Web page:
CoolStandings has been displaying playoff odds for years, and the term has always been kind of self explanatory, since there was no real differentiation in between a division title or a wild card berth once the post-season began. Now, however, there is a huge difference between winning your division and having to play a winner-take-all elimination game for the right to advance to the division series, and it’s a fair question to wonder what “playoff odds” should actually be. Previously, they’ve just been the chances of winning the division added to the chances of winning the wild card, but now, those two things are not equal in value. But, at the same time, the wild card game is part of the playoffs; it could be looked at as a best of one series instead of a best of five, and I don’t know that we want to start using series length to determine what is and what is not considered the postseason.

So, we’ve split the baby and decided to show playoff odds several ways. On the Playoff Odds page, you’ll find POFF, which is just the standard way of showing playoff odds, adding a team’s chances of winning the division and winning the wild card together. However, we also have DOFF, which is a team’s chance of making the division series round, so the math includes the chances of winning the division plus the chance of winning the wild card play-in game, not just reaching it. This is what would have been considered “playoff odds” before the addition of the wild card game.

The changes to the playoffs have made it so that the term “playoff odds” isn’t quite so easy to define, so we’ve just gone ahead and provided the answers to both questions that could theoretically be described as asking what a team’s playoff odds are. And then, for good measure, we’re also showing a team’s chances of winning each subsequent round, so that you can also reference a particular team’s chances of winning their Division Series, Championship Series, and World Series.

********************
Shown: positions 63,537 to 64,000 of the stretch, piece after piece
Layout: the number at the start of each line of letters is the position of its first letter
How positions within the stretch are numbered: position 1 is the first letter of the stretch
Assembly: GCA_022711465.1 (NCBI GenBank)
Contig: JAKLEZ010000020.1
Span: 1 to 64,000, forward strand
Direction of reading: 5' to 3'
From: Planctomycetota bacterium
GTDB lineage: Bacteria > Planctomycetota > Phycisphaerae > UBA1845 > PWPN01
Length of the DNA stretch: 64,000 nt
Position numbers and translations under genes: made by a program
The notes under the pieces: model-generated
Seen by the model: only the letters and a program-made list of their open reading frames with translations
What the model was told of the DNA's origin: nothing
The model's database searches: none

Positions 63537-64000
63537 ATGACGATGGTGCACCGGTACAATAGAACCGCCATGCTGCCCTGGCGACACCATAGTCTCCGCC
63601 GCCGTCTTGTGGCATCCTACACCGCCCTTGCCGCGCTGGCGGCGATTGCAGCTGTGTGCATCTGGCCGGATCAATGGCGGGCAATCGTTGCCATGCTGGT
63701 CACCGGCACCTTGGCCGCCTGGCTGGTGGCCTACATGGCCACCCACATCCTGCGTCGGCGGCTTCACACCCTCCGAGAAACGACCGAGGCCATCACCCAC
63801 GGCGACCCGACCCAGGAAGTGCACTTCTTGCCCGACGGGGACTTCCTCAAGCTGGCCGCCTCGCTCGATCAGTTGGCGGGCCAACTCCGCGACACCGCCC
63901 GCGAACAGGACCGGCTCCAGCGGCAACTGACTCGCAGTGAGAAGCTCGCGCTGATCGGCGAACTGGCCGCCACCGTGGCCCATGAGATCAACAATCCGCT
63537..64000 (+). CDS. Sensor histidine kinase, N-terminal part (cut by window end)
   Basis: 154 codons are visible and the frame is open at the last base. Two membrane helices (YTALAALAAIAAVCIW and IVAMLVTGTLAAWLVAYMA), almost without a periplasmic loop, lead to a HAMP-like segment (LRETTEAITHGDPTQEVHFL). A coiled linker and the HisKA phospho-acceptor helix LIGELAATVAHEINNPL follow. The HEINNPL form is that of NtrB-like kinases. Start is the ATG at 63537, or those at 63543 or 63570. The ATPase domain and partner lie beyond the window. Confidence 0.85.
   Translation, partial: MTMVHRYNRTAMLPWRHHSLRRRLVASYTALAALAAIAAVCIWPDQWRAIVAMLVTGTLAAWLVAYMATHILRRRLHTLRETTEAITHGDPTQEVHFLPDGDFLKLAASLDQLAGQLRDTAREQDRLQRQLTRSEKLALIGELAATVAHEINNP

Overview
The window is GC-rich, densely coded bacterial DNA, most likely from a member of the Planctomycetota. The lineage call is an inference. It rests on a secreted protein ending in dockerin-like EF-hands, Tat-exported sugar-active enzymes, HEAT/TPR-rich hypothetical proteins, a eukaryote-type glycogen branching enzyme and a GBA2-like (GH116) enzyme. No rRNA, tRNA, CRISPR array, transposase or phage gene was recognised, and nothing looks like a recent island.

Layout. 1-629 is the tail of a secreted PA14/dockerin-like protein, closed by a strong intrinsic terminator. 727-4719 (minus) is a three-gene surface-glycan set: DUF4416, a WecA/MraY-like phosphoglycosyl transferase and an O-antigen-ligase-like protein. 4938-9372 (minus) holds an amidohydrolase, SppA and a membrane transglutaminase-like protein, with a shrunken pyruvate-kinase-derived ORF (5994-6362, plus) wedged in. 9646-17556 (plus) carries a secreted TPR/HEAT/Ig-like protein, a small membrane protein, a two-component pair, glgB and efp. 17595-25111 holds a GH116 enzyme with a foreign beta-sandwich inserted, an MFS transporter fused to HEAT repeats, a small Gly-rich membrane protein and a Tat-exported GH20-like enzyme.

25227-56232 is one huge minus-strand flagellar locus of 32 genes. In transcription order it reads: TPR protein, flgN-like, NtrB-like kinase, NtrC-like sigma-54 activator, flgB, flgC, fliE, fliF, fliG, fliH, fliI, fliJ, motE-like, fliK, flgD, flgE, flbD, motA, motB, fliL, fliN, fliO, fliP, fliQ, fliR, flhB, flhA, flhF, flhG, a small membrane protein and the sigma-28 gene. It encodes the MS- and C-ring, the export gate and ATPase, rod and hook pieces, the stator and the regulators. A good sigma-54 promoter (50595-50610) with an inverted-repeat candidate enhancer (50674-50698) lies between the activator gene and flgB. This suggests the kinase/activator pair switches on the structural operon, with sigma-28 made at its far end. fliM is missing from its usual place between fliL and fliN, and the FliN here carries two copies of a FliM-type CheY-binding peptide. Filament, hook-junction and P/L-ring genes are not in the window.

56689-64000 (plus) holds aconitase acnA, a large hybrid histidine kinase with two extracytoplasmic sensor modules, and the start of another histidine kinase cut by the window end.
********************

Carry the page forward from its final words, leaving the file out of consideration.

Choose Your Methodology

As David noted in the roll-out, there are three different methods to calculating Playoff Odds on the page. The primary method, which is the one I’d imagine most of us will use as our default, is the FanGraphs Projection method, which includes forecasted data from the Steamer and ZIPS projection systems and combines it with updated depth charts maintained daily by our FG authors. This method provides not only the largest sample of data for each player and team, but also includes all recent changes to a team’s roster, whether it be from a new acquisition or an injury that will force the team to reallocate playing time.

However, we also are carrying over the two prior modes from coolstandings, which they’ve set up to run throughout almost all of baseball history. Season to date mode — called “Smart Mode” in their parlance — only uses 2013 data as the inputs, and creates a pythagorean expectation of a team’s true talent level, with recent performance weighted more heavily. If you think that teams should only be evaluated on what they’ve done this season, and not on any prior season data, then this is the mode for you.

We also have Coin Flip mode — what “Dumb Mode” was called on coolstandings — which is exactly what it sounds like. Every match-up, even a Tigers/Astros game, would award 50-50 odds of winning to each team. We probably won’t be using it for analytical purposes much, but it’s there if you want to see how things would play out in a universe where every team was exactly the same.

We hope you enjoy these new playoff odds, and find them as useful as we do. We’re excited to have them on the site, and you can expect to see them referenced pretty frequently over the rest of the season.